Conquering the Wild: Our Epic Journey with the Unstoppable 2022 Jeep Wrangler Rubicon 392

First Report: Loud exhaust, lackluster mileage, and one big mistake.

We always love this time of year. Summer has faded away, the air has a nice crispness to it, and we’ve welcomed a new long-term test vehicle into our stable.

After saying a fond farewell to our 2021 Four Wheeler SUV of the Year award-winning GMC Yukon AT4, we happily welcomed the new 2022 Four Wheeler SUV of the Year-winning Jeep Wrangler Rubicon 392.

At the risk of wearing out the phrase, Jeep’s new 2022 Wrangler 392, equipped with the company’s potent 6.4-liter V-8 engine, is the absolute pinnacle of what a Wrangler can and should be. To say we’re excited for the year to come would be an understatement.

We’ve got big plans for the next 12 months. Of course, there will be ‘wheeling—that one is a given. We’ll also report what it’s like to live with the V-8 Wrangler daily, which we suspect is what more people are going to be curious about. Without further ado, let’s get into it.

002 2022 jeep wrangler rubicon 392 long term report

Unbelievably Powerful 6.4-Liter V-8 Engine Tucked under the hood is the same 6.4-liter V-8 engine that has been used in other Stellantis group performance vehicles, including the Jeep Grand Cherokee SRT, Dodge Durango SRT, Dodge Charger 392, and more.

It churns out 470 hp and 470 lb-ft of torque and is the most powerful Wrangler that Jeep has ever offered. Understandably, we’ve found the Wrangler 392 to be nothing but pure joy to drive.

Power delivery is smooth enough that calm city driving is an easy task, and when throttle input is kept low the exhaust is incredibly quiet.

For a high-strung performance vehicle, the Wrangler 392 is remarkably well-mannered. Need to merge in a hurry? The Wrangler 392 will run from 0-60 in 4.86 seconds, which isn’t much slower than the 702-hp Ram TRX. We may or may not have utilized this feature a time or two.

One of our favorite features of the Wrangler 392 is its active exhaust system. When cruising along at light throttle the Jeep is relatively quiet. Tip into the throttle a bit and the exhaust opens up, releasing a rush of excitement out of the quad exhaust tips. Looking for that great (read: loud) exhaust tone all the time?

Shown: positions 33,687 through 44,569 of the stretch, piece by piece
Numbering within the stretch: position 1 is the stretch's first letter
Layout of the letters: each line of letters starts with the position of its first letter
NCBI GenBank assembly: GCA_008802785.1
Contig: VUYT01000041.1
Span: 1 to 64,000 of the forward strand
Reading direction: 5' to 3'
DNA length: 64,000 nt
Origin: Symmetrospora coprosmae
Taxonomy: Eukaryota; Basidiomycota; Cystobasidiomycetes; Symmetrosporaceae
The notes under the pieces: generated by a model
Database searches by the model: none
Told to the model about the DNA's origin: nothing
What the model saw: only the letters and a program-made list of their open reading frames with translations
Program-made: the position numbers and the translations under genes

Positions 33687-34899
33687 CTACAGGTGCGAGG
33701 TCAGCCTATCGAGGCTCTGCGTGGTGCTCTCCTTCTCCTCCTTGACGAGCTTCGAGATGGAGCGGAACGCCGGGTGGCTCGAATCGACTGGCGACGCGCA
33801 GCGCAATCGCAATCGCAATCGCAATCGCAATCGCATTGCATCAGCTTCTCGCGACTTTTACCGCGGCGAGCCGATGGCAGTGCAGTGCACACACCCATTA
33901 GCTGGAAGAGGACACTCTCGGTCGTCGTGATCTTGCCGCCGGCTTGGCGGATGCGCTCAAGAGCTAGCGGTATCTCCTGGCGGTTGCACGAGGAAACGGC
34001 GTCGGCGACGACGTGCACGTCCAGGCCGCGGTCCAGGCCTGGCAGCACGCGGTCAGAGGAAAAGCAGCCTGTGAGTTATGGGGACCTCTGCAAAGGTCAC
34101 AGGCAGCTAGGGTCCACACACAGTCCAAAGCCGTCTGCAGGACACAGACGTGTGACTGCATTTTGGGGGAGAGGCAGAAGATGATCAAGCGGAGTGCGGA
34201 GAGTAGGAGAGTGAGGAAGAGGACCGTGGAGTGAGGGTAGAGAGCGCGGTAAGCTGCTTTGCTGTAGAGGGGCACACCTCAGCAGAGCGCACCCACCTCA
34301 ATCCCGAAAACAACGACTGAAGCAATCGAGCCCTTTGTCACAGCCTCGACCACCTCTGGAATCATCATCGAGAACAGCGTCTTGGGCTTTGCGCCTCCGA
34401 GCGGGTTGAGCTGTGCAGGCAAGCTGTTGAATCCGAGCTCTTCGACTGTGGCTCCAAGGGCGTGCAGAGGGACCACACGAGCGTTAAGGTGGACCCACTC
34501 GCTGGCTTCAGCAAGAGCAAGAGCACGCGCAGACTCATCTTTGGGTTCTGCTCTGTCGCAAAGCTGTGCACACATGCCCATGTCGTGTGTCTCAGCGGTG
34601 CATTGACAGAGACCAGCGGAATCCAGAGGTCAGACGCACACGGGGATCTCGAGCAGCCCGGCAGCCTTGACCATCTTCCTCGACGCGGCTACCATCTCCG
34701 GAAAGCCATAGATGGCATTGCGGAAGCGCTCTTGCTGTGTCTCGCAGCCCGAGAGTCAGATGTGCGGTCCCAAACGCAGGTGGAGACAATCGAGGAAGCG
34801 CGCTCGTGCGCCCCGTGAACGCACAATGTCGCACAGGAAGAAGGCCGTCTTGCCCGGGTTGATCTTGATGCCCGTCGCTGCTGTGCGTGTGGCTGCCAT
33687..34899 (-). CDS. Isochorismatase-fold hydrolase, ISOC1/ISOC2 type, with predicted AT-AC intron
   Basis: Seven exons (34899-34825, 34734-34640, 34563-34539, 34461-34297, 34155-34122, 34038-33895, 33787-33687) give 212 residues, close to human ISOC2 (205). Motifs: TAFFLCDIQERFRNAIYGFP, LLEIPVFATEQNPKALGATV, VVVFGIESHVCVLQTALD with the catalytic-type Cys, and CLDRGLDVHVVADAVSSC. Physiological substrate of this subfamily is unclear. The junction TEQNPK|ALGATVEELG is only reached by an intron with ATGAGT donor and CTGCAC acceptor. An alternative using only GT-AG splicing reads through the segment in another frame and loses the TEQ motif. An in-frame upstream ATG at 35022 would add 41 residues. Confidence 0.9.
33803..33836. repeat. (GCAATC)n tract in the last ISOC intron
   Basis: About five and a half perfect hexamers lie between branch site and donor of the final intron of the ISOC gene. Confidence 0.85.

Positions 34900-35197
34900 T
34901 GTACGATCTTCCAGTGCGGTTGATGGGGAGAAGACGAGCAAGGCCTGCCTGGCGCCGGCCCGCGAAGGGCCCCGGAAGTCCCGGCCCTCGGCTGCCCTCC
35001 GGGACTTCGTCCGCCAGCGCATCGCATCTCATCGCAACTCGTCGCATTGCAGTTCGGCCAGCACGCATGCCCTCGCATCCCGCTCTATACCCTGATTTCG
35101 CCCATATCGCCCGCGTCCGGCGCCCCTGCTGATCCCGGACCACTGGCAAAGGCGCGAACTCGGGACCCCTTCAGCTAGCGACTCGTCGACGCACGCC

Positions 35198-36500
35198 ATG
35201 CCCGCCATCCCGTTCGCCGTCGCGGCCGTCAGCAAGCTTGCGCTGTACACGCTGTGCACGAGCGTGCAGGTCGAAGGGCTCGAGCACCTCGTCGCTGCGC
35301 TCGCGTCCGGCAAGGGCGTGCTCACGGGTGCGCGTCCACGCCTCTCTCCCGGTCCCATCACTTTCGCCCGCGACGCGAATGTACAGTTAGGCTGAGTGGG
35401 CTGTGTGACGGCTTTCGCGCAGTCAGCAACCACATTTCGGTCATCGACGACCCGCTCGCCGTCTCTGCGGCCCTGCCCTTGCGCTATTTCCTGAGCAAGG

A simple press of the dash-mounted button activates the active exhaust system. Best of all, the Jeep remembers the last exhaust setting, so if you park it with the active exhaust on, it will stay on the next time the Jeep is started. Thankfully, we live in a neighborhood that appreciates loud cars and off-road toys.

However, if you’re surrounded by killjoys, the Wrangler 392’s exhaust might ruffle some feathers. Even with the active exhaust turned to “good neighbor” mode (read: off), the Jeep starts with a rowdy burble, pop, and crackle.

003 2022 jeep wrangler rubicon 392 long term reportEquipping a vehicle with the aerodynamics of a suburban house with a massive 6.4-liter, 470-hp V-8 engine is not without its downsides. If there’s one thing that we’ve learned this first quarter, it’s that there are really only two downsides to fitting a V-8 engine in a Wrangler, and neither is particularly surprising.

From the factory, the 2022 Jeep Wrangler Rubicon 392 comes with an EPA fuel economy rating of 13 city, 17 highway, and 14 combined. For reference, a 3.6-liter V-6-equipped Jeep Wrangler is rated 20 mpg combined. This doesn’t take into consideration, however, the larger 35-inch tires, increased ride height, or 4.56:1 gearing of the Xtreme Recon package.

Over the course of our first three months and 5,200 miles we managed an average fuel economy of 11.92 mpg. Our best highway tank eked out just 14.85 mpg, and we saw a worst run of 9.26. Though not particularly impressive in an overall sense, being just two mpg under the EPA average isn’t really all that bad.

In a practical sense, we put 436 gallons of premium gas in the Jeep during this time, costing $2,578. This works out to about 49 cents per mile in fuel cost alone.

Interestingly, with no change to our driving situation or style, we noticed that for the first 2,200 miles we could only muster about 10.5 mpg average per tank. After the 2,200-mile mark our fuel economy steadily increased to about 13.5 mpg average per tank and has remained there. Also of note:

The Wrangler 392 doesn’t appear to care whether it’s driving in the city, up a mountain road, or in four-wheel drive on trails; there’s no discernable change to the economy it has been returning.

The second downside is the Jeep’s range. Returning less than 12 mpg with a 20-gallon tank means that we’re filling the Wrangler with dino-juice about every 225 miles.

In our daily routine that’s about every four days. And we’ve also learned that the distance-to-empty meter is pretty spot-on, with zero miles left meaning exactly that.

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